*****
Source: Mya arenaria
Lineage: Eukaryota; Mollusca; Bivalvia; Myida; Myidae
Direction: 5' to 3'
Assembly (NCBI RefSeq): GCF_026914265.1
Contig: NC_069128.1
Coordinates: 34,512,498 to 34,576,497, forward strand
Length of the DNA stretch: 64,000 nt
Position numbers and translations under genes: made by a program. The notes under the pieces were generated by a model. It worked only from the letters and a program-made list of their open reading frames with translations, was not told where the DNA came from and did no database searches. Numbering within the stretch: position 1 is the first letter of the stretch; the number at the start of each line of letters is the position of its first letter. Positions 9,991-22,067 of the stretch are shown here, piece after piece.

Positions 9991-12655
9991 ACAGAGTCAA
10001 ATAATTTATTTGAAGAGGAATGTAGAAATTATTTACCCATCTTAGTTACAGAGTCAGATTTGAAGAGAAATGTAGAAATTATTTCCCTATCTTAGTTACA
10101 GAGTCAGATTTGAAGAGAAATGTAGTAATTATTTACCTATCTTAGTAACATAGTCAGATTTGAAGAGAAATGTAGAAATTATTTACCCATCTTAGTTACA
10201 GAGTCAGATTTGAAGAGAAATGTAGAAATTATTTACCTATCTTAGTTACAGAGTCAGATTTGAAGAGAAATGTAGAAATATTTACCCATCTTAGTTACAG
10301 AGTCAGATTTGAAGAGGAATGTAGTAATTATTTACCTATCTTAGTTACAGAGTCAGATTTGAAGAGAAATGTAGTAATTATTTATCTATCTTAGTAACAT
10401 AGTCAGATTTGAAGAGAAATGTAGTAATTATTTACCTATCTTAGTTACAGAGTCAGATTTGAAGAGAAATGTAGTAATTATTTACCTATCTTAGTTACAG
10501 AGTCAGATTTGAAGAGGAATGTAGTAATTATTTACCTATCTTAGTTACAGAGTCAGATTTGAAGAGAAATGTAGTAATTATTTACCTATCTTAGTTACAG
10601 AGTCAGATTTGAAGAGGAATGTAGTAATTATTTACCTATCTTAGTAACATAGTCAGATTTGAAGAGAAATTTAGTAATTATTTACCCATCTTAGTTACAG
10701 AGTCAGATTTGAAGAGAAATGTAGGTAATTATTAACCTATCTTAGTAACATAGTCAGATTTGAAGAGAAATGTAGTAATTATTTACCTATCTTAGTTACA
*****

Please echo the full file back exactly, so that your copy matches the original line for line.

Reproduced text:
Source: Mya arenaria
Lineage: Eukaryota; Mollusca; Bivalvia; Myida; Myidae
Direction: 5' to 3'
Assembly (NCBI RefSeq): GCF_026914265.1
Contig: NC_069128.1
Coordinates: 34,512,498 to 34,576,497, forward strand
Length of the DNA stretch: 64,000 nt
Position numbers and translations under genes: made by a program. The notes under the pieces were generated by a model. It worked only from the letters and a program-made list of their open reading frames with translations, was not told where the DNA came from and did no database searches. Numbering within the stretch: position 1 is the first letter of the stretch; the number at the start of each line of letters is the position of its first letter. Positions 9,991-22,067 of the stretch are shown here, piece after piece.

Positions 9991-12655
9991 ACAGAGTCAA
10001 ATAATTTATTTGAAGAGGAATGTAGAAATTATTTACCCATCTTAGTTACAGAGTCAGATTTGAAGAGAAATGTAGAAATTATTTCCCTATCTTAGTTACA
10101 GAGTCAGATTTGAAGAGAAATGTAGTAATTATTTACCTATCTTAGTAACATAGTCAGATTTGAAGAGAAATGTAGAAATTATTTACCCATCTTAGTTACA
10201 GAGTCAGATTTGAAGAGAAATGTAGAAATTATTTACCTATCTTAGTTACAGAGTCAGATTTGAAGAGAAATGTAGAAATATTTACCCATCTTAGTTACAG
10301 AGTCAGATTTGAAGAGGAATGTAGTAATTATTTACCTATCTTAGTTACAGAGTCAGATTTGAAGAGAAATGTAGTAATTATTTATCTATCTTAGTAACAT
10401 AGTCAGATTTGAAGAGAAATGTAGTAATTATTTACCTATCTTAGTTACAGAGTCAGATTTGAAGAGAAATGTAGTAATTATTTACCTATCTTAGTTACAG
10501 AGTCAGATTTGAAGAGGAATGTAGTAATTATTTACCTATCTTAGTTACAGAGTCAGATTTGAAGAGAAATGTAGTAATTATTTACCTATCTTAGTTACAG
10601 AGTCAGATTTGAAGAGGAATGTAGTAATTATTTACCTATCTTAGTAACATAGTCAGATTTGAAGAGAAATTTAGTAATTATTTACCCATCTTAGTTACAG
10701 AGTCAGATTTGAAGAGAAATGTAGGTAATTATTAACCTATCTTAGTAACATAGTCAGATTTGAAGAGAAATGTAGTAATTATTTACCTATCTTAGTTACA